Another factor to look at regarding anxiety is, that it affects our bodily reactions. We see a change in our heart beat, blood circulation, digestive system and breathing patterns. When anxious thoughts are being entertained in the mind, the sympathetic nervous system is aroused and it affects our bodily functions. Many people experience hyperventilation, rapid heart beat, dryness of mouth, dizziness because the oxygen level in the brain, heart and lung is reduced. Some of these symptoms can be confused with symptoms of heart attack, stroke and asthma. Now whenever these symptoms happen, the person begins to believe that he or she is sick, not knowing that the anxiety has triggered the onset of these physiological changes in the body. The fact is that the fear makes the anxiety worse. Pretty soon the person begins to sweat and gets a panic attack. Mild anxiety at level one on a ten point scale,(where 1 is mild anxiety and ten is most severe anxiety) escalates to even more severe levels, making the person experience a full blown panic attack.
Research has shown that there are some people who are typically more prone to experience anxiety than others.Additionally, certain experiences of childhood can make the person more vulnerable to experiencing anxiety. Our biological response to anxiety gets affected by experiences like physical abuse, sexual abuse, rape, losses, accidents, traumas and other kinds of traumatic experiences.
There is an individual difference in how people experience anxiety. People react differently to stressful situations depending on their reaction style and perception. Some people are more negative thinkers and their perception always filter out the positive aspects of the situation. Consequently, they become focused on only the negative aspects by filtering out the positive. Such people tend to experience higher level of stress and anxiety when these situations occur in their lives.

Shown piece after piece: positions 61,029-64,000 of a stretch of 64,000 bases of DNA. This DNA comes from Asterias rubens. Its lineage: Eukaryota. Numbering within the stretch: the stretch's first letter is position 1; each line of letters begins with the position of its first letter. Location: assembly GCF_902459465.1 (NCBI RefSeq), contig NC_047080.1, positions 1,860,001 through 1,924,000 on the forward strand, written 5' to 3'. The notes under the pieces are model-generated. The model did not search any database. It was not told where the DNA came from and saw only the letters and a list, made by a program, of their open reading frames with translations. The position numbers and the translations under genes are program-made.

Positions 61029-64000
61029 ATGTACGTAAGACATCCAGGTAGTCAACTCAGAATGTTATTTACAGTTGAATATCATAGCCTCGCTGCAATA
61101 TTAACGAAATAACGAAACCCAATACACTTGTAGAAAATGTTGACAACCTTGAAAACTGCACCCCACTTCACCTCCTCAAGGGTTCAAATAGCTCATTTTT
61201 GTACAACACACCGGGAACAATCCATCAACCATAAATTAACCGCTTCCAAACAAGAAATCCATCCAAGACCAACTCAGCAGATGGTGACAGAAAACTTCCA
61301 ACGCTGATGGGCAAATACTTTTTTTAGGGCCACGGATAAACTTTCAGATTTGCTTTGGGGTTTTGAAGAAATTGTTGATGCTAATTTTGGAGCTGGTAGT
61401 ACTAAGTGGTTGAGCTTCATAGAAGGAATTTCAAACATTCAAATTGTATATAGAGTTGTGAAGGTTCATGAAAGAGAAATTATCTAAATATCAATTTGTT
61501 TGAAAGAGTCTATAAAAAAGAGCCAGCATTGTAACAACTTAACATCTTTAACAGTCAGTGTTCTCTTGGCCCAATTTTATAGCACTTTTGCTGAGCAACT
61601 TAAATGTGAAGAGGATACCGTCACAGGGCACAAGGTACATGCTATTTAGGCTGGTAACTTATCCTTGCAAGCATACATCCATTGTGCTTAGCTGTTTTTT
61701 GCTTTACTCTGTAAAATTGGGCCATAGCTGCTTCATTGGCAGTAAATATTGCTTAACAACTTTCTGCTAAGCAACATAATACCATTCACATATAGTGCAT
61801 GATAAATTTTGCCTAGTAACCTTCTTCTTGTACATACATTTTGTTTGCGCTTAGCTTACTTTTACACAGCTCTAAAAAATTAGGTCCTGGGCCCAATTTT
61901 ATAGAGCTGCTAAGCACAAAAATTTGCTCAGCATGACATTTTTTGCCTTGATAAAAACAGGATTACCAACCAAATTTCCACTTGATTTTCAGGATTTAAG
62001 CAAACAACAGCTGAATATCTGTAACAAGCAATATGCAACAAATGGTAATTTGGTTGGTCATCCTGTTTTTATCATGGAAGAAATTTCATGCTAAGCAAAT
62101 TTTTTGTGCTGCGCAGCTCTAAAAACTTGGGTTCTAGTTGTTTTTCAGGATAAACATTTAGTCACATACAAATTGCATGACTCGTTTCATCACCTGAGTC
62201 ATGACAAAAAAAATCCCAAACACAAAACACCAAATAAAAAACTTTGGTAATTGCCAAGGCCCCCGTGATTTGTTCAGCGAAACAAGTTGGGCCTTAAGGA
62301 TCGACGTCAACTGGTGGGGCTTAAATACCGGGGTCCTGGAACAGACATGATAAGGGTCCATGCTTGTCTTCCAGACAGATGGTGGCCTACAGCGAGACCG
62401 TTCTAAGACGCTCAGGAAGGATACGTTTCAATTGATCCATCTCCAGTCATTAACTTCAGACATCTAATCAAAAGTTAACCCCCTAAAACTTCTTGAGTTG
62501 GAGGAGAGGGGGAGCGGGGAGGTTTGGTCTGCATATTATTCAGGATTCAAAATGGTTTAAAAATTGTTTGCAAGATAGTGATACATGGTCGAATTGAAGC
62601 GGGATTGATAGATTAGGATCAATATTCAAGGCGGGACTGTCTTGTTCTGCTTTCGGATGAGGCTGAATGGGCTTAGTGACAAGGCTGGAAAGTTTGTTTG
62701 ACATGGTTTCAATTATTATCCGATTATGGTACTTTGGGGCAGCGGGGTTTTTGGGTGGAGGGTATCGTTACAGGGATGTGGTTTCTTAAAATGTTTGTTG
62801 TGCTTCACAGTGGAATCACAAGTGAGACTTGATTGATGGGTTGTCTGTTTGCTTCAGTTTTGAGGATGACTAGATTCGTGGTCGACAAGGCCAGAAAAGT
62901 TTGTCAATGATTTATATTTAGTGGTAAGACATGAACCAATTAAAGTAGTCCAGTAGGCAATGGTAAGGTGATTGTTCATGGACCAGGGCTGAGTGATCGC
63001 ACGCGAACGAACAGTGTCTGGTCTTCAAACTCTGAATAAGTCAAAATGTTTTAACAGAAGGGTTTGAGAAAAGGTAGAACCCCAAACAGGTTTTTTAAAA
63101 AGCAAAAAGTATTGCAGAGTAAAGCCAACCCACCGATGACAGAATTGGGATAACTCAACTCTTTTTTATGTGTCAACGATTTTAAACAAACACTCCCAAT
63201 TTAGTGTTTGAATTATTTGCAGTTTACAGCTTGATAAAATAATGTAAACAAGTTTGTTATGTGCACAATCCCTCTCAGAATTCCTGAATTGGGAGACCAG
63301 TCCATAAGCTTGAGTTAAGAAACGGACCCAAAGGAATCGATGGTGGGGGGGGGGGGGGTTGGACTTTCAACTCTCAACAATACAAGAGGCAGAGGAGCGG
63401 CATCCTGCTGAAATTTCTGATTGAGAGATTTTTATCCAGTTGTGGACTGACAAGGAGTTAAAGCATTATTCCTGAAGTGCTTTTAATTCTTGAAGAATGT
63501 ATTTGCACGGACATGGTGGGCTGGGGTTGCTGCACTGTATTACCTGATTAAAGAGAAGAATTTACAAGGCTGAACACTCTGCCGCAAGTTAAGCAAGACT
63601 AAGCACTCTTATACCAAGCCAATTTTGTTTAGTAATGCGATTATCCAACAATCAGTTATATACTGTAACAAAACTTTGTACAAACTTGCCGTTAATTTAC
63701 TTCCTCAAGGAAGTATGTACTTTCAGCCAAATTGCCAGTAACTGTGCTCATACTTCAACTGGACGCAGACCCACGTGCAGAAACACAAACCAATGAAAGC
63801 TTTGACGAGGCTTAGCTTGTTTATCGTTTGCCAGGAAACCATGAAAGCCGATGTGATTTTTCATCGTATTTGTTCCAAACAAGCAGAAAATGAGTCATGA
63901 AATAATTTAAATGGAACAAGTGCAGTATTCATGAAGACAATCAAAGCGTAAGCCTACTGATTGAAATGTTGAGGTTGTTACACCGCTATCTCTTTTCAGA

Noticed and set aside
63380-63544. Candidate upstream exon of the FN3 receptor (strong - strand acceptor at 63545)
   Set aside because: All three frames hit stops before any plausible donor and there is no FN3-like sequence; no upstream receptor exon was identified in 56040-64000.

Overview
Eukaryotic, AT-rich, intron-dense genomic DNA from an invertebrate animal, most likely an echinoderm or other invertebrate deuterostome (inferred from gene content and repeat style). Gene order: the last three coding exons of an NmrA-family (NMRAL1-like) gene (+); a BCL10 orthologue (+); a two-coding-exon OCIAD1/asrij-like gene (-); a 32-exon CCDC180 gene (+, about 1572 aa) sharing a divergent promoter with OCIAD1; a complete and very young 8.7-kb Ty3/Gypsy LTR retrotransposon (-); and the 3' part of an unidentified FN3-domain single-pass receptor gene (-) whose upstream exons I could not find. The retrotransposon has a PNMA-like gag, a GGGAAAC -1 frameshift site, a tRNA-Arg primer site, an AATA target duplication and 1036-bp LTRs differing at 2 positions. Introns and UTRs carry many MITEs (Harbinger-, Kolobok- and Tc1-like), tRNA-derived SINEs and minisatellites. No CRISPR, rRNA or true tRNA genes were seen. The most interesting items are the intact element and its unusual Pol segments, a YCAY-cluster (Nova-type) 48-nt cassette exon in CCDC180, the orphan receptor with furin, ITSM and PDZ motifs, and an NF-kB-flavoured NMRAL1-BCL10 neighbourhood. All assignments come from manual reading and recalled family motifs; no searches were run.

Treatment of Anxiety

The best solution to remedy anxiety is to face the situation as opposed to avoiding them. Once you take the control back in your hands, you will not be so scared and anxious. Things are more scary when we try to run away from them. That is why Cognitive Behavioral Therapy is focused on doing the imagery and real life desensitization of the person to treat anxiety and phobia. The person is exposed to anxiety provoking situations in small increments in imagination first and as they master the easier steps, they are exposed to slightly more anxiety provoking situations of the hierarchy, which is designed from least to most severe steps. It is a scientific way treating anxiety and gives good results without traumatizing the person. These desensitization sessions are first done in imagination to help prepare the person to cope with the real life desensitization.
Real life desensitization is called the Invivo therapy when the therapist takes the person in anxiety provoking situations systematically with his or her support. Hierarchy is designed from least anxiety provoking situation to most anxiety provoking situations.The person has to master the easier steps first before they get exposed to more difficult hierarchy steps.
The purpose of facing the fear is to start retraining the brain. The clients are taught that the Worst possible Scenario really does not happen because they learn to master the steps of their specific fears and phobias in real life. With practice, the person begins to associate positive feelings of confidence with those frightening situations. Thus desensitization helps the brain form new associations and old associations of discomfort are replaced by positive feelings and confidence.
In addition to desensitization, the person is taught to do deep abdominal breathing, progressive muscle relaxation, positive self talk, thought stopping techniques, challenging mistaken beliefs, use of affirmations, work on self esteem to counter fears and phobias and learn effective coping skills. A therapist who is trained in Cognitive Behavioral Therapy will design the treatment program based upon the individual needs and offer help.
Hypnosis also helps do the subconscious programming of positive images and suggestions given to the client after inducing hypnotic trance. This facilitates the embedding of the suggestions in the subconscious mind, thereby facilitating growth of the person and making them more adept in coping with stressful and phobic situations. For more details please visit our Blossom Hypnotherapy page on

Reference: Stress, How to De-stress without doing less by Kate Middleton